ALICE: BRIDE OF RHODE ISLAND
American Mail-Order Brides Series, Book 13
Alice: Bride of Rhode Island is thirteenth in the unprecedented 50-book American Mail-Order Brides series.
Fleeing her stepfather and an arranged marriage in Newport, Alice Endicott finds work as a seamstress at the Brown Textile Mill near Boston. When a devastating fire destroys the factory, she and all the girls face dire unemployment circumstances. But hope arrives when their manager, Roberta McDaniel, shares the Grooms’ Gazette with them. Each woman will choose a husband and become a mail-order bride. As Alice’s friends—Lottie, Leora, Judith, Beth, Lessie and Josie—embrace the idea, she too becomes caught up in the excitement of a grand new adventure.
When fisherman Frank Martel contacts her, Alice can’t pass up the opportunity to return to Rhode Island despite her stepfather’s presence. Upon arriving at the train station in Tiverton, however, Frank neglects to meet her.
James Martel is shocked to find a woman at the rail depot claiming to be his brother’s fiancée. Even more surprising is her connection to a man who ruined James’ father years before. When Frank confesses that he can no longer wed Alice, James steps forward to fill the role since the beautiful young woman holds the key to avenging the Martel name.
Can Alice convince her new husband that their marriage is worth saving once she discovers his subterfuge? And will James learn that love is more important than revenge?
A sweet romance set in 1890 America.
Learn about all the American Mail-Order Brides books here.
Read Chapter One
Tiverton, Rhode Island
Late October 1890
Alice Endicott exited the train, wound tight with anticipation. Carrying a satchel in each hand filled with all of her possessions, she paused and scanned the Tiverton rail station. Her betrothed, Frank Martel, had promised to meet her.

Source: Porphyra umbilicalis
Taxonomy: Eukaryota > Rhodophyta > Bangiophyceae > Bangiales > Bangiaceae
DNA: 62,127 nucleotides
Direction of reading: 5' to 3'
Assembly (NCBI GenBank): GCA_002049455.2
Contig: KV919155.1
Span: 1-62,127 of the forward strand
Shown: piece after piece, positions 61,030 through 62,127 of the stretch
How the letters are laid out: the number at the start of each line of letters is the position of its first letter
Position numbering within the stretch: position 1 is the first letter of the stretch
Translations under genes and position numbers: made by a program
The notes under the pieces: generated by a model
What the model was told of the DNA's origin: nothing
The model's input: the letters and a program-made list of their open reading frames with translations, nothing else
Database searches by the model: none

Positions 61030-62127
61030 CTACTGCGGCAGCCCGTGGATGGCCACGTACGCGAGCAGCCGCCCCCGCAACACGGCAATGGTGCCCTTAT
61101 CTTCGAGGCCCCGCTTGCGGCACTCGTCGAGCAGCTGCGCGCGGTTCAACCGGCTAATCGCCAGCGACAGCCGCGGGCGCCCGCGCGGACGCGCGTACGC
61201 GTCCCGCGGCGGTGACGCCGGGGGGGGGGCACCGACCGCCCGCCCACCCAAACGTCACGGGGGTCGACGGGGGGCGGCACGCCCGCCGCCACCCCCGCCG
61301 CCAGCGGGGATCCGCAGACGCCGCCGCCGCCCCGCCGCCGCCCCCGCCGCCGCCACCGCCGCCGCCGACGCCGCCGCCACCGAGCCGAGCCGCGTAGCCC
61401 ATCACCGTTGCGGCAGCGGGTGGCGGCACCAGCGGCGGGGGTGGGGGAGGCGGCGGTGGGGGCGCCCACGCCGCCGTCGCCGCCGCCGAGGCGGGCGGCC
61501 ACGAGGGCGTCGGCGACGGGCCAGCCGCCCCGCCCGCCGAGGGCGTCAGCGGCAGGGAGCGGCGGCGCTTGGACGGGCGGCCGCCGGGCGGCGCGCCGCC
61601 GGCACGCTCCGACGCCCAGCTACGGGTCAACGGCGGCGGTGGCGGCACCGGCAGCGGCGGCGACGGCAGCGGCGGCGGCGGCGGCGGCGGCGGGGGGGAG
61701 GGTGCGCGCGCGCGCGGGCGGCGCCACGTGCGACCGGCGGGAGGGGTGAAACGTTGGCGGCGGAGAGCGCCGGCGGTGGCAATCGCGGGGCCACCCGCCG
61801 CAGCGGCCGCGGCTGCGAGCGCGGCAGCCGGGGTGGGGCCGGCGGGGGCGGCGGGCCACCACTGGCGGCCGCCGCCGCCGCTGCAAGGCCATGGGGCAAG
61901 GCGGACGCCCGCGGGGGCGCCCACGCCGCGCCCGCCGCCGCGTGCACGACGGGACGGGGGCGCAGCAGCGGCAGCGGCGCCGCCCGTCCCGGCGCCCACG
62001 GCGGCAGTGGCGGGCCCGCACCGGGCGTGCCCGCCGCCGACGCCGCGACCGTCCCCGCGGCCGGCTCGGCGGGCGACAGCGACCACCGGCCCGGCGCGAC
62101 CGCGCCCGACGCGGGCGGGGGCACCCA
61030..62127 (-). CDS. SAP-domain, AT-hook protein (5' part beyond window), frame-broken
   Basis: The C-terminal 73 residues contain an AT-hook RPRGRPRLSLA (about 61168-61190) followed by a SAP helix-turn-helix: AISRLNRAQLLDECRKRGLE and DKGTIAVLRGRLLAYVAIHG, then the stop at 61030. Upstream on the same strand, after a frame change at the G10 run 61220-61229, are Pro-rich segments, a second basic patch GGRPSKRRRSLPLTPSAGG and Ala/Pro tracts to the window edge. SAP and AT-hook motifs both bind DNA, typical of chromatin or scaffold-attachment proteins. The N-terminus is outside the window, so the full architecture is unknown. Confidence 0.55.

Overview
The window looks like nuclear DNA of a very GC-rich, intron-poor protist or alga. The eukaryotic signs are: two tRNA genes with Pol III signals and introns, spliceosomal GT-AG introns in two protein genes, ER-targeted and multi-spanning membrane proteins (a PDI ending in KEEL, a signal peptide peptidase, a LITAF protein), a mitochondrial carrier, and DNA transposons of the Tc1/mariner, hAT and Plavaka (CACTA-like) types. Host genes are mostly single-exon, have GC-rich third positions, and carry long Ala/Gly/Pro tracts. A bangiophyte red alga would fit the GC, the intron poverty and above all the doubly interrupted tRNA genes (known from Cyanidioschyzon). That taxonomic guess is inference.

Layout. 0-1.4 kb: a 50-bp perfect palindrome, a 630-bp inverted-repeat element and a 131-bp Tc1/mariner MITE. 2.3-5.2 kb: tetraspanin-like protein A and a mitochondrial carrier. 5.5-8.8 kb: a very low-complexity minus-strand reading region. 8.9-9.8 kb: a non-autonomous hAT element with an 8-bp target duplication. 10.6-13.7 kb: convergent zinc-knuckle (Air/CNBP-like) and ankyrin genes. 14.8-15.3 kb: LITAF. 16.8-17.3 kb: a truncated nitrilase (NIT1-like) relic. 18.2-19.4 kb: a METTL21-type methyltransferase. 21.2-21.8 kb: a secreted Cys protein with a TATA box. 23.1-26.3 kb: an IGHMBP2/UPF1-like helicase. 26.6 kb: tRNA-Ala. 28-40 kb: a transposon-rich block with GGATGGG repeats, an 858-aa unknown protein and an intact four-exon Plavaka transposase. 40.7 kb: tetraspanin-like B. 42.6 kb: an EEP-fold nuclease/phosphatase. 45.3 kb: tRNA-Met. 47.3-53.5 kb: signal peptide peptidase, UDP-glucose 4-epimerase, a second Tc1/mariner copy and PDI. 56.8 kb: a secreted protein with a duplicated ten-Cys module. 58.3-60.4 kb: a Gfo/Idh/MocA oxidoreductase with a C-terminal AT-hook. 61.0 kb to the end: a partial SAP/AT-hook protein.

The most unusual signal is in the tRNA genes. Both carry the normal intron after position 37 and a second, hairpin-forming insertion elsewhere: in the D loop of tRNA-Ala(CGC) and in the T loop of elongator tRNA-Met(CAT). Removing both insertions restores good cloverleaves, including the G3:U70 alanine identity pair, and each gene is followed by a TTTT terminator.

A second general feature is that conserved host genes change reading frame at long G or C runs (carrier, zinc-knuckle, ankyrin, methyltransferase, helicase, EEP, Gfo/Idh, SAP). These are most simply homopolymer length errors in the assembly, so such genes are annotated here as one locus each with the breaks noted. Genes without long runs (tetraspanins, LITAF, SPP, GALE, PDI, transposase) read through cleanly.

A handful of passengers disembarked onto the narrow wooden platform and swarmed around her as they filed into the modest two-story building. The unpleasant odor of burning coal hit her, and she coughed, but an even more disagreeable stench of rotting fish soon replaced it. The rail stop sat on the water—she’d overheard another gentleman say it was the Sakonnet River—so she supposed there was much fishing up and down the banks, hence the overwhelming foul aroma. Setting her bags down, Alice retrieved a kerchief from her belongings and placed it against her nose. She hoped that waiting on the platform would aid Mr. Martel in finding her.
Tiverton wasn’t a large town. She’d had to travel from Boston to Providence, then to Fall River—only eight miles away, but in Massachusetts nonetheless—until finally reaching her new home. Despite the lengthy journey, the Old Colony Railroad had been prompt; a quick glance at a pocket watch that had once belonged to her papa showed that she was right on time.
Eye contact with several passing gentleman proved unfruitful. None of them approached, although two gave her a pleasant nod of greeting. Grasping her bags and holding her breath against the God-awful smell, she slowly walked into the station building.
In the now nearly vacant lobby, Alice sat on a bench and waited. At the far end of the room a clerk busied himself behind a counter, helping an occasional customer. Across from Alice, a boy, likely not older than fifteen, organized his supplies of shoe shine equipment after the recent rush of customers. The train remained outside and would surely be departing soon to cross the Stone Bridge to Portsmouth, then on to Newport.
Alice watched the boy for a while. She brushed the wrinkles from her clothes…stared at the dust motes drifting through a shaft of late-afternoon light…smoothed back a loose strand of hair. After what seemed like hours, she checked her watch again. It had only been fifty-five minutes, but disappointment lodged like a weight at the base of her lungs.
Mr. Martel must have been detained.
She didn’t have much money, but it seemed her only option was to make her way to him.
Checking that her bonnet was snug, she tucked the kerchief into the cuff of her moss green walking dress in order to keep it handy. The snug wool garment had kept her warm on the chilly journey. It was the nicest outfit she owned; she’d wanted to look her best when she met Frank. When she’d fled her stepfather two years prior, she’d left most of her fine gowns and day dresses behind.
She stood, fetched her bags, and moved out of the train station. A striking woman in a cocoa-colored ensemble that matched her brown hair passed by, and Alice’s eye caught on the bonnet situated high upon the woman’s head. Atop it sat a replica of a bird’s nest. A pang of envy sliced into Alice over the woman’s stature and easy confidence.